Smartphone-based Hearing Conservation for Farm and Rural Youth

Farm and rural youth experience noise-induced hearing loss (NIHL) from a very young age. They also experience hearing health disparities compounded by lack of access to hearing health education. Intervention studies using technologies such as smartphone applications, mobile text messaging, and audiovisual resources in the internet have been conducted among youth in various community settings. However, evidence regarding the efficacy of these technological approaches is weak due to multiple methodological weaknesses of the studies, including very short follow-up period and lack of control group. It is also not clear whether such interventions are feasible in hard-to-reach rural and agricultural populations in the United States. We propose a pilot longitudinal study with a relatively long follow-up period (i.e., 8 months) with farm and rural youth to test a novel smartphone app-based hearing conservation education program. Additionally, acceptability of the program will be assessed by collecting data on perceived usefulness, perceived ease of use, and perceived barriers to mobile app use. We propose to test an educational intervention module consisting of materials available on the Internet combined with two hearing conservation apps: a noise-measurement app developed by the National Institute for Occupational Safety and Health (NIOSH), and a hearing acuity self-screening app. Pre- and post-intervention hearing conservatio knowledge and behavior will be compared between an experimental group (smartphone app plus printed NIHL prevention education leaflets) and a control group (printed NIHL prevention education leaflets only) to evaluate the efficacy of our technology-based intervention. The proposed study will create the foundation for a long-term collaboration between university researchers and the Sertoma Club, a well-known community organization whose mission is to improve the quality of life for those at risk or impacted by hearing loss through education and support. Additionally, it will generate pilot data for use in future development of a large randomized trial to further evaluate smartphone technology in NIHL prevention among farm and rural youth.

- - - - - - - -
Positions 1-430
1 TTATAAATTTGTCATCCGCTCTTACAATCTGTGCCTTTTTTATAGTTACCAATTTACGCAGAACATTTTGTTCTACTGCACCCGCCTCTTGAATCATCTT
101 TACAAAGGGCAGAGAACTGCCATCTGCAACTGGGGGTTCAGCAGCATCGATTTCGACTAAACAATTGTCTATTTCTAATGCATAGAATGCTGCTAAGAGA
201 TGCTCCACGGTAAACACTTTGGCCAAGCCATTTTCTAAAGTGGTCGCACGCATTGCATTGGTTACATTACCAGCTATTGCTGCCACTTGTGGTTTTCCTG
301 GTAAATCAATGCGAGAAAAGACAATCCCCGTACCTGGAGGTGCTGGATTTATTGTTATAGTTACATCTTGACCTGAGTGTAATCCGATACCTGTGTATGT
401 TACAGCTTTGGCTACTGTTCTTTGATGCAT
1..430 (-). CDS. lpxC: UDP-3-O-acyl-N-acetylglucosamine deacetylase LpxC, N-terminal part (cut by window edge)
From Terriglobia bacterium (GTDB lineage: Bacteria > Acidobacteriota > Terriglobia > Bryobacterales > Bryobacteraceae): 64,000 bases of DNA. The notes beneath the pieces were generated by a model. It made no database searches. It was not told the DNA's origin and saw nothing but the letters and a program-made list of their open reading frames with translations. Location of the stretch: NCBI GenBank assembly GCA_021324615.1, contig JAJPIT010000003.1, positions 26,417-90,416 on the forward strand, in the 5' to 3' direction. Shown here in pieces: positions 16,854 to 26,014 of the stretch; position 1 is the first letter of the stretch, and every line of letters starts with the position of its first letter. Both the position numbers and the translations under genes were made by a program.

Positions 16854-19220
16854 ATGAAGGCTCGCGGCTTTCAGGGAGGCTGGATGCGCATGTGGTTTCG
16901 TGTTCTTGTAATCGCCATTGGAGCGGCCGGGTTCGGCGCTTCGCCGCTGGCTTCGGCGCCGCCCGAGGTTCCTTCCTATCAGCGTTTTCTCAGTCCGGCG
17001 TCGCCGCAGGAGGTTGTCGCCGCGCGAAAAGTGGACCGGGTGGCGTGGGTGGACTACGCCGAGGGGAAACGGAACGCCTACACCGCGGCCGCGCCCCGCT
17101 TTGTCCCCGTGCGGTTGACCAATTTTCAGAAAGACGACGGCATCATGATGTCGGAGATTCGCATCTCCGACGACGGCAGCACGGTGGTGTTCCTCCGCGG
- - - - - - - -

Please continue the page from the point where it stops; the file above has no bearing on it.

Posted on

November 27, 2019